Primary Research Group has recently published their 2012 Edition of Creating the Digital Library:
From their website:
This report looks closely at the efforts of universities, libraries, library consortia and consultants to digitize books, periodicals, films and other library materials. The study profiles the efforts of the University of Kentucky, the University of North Carolina, the University of Chicago, Luna Imaging, Inc., Orbis Cascade, the University of Michigan, Northern Micrographics, the California Digital Library, and the University of Pittsburg.
The report helps its readers to answer questions relating to the nuts and bolts of digitization projects such as when to outsource and when to handle production in-house, which type of equipment is most effective, and what quality level should be aimed for? The study gives detailed descriptions of many current and past projects, along with suggestions and commentary by some of the most distinguished digitizers in academia and beyond in North America today. The report is organized as a series of journalistic profiles of these major players, as they answer questions relating to marketing, content selection, funding, partnerships, labor training, rights and permissions and many other issues.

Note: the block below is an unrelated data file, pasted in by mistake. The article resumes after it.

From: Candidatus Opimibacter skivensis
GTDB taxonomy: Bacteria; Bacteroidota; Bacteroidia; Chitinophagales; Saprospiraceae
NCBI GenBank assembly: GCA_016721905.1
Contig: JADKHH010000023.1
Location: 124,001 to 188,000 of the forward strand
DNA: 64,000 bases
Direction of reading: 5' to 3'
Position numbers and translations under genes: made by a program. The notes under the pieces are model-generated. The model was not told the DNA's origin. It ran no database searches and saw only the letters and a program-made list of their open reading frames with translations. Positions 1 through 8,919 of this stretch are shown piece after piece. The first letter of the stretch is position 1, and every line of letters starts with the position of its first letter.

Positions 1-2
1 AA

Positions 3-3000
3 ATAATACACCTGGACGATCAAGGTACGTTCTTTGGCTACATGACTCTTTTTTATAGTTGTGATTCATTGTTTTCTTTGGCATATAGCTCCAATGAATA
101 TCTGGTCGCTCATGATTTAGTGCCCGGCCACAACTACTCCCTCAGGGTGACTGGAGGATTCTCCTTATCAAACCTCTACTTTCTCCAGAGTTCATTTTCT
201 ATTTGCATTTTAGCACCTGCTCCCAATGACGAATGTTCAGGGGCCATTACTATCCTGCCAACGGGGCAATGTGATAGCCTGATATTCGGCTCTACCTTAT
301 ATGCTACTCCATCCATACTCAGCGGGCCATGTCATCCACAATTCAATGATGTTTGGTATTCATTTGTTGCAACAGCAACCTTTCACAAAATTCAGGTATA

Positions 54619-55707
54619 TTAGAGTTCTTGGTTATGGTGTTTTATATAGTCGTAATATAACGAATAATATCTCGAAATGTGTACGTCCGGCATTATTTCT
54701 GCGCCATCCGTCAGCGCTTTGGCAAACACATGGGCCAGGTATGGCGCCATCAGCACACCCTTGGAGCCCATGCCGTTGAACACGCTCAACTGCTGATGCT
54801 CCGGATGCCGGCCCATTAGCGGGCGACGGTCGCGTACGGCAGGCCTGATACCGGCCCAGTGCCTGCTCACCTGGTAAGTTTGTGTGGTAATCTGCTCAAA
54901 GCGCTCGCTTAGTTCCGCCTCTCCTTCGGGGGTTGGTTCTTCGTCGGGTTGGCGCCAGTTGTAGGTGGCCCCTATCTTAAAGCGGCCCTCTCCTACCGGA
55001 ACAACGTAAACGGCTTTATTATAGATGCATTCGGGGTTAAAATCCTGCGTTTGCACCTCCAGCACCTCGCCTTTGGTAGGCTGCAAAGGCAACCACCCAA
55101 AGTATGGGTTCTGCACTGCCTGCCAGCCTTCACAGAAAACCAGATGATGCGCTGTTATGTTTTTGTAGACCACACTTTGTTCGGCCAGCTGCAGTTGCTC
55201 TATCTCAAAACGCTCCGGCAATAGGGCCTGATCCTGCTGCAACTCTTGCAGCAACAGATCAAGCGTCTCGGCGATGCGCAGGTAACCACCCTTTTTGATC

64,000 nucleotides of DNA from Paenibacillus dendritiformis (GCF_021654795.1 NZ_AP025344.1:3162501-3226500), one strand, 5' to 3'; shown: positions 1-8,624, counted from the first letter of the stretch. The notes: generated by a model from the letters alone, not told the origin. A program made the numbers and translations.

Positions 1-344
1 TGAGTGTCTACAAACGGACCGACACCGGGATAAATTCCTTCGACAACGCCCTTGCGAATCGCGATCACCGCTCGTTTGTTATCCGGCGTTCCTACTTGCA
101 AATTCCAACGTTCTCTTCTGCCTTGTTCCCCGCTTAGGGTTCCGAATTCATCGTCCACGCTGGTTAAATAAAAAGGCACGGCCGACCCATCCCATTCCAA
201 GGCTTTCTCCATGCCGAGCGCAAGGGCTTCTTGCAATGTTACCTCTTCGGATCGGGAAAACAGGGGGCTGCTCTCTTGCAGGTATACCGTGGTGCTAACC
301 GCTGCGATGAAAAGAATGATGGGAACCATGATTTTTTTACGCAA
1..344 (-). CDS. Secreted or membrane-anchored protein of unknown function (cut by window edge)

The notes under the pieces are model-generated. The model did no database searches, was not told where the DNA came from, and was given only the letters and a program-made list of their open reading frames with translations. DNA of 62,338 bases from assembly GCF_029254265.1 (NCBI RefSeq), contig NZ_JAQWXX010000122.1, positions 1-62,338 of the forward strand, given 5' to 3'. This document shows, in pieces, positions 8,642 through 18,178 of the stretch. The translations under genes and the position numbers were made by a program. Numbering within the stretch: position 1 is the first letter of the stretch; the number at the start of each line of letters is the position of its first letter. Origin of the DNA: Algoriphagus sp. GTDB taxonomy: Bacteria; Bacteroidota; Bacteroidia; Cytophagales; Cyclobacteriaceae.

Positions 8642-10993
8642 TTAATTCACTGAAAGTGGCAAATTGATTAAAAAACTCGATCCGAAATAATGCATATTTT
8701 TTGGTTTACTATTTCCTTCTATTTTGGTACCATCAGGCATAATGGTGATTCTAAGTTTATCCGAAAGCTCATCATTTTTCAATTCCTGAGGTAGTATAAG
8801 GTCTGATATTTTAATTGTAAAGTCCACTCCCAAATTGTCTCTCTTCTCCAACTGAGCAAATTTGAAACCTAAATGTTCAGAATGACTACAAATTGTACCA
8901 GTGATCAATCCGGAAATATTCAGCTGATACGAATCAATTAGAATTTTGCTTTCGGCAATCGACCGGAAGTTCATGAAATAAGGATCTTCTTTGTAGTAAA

All-in-all an amazing resource at just $85, available in both print and PDF formats. What I’d like to see, however, is a website or series of webpages dedicated to highlighting the newest projects released to the public. Just think of the possibilities! Peer-enthusiastic admins making sure that digitization efforts have at least one public page for the masses. This could also serve as a tutorial, or just a portal for others to see what’s happening, how it’s being done, and how things are advancing through forums, blogrolls, etc. Things change so quickly these days, it’s important to understand things as they happen, not always just when publications head to print.
Ahh, digital Eden.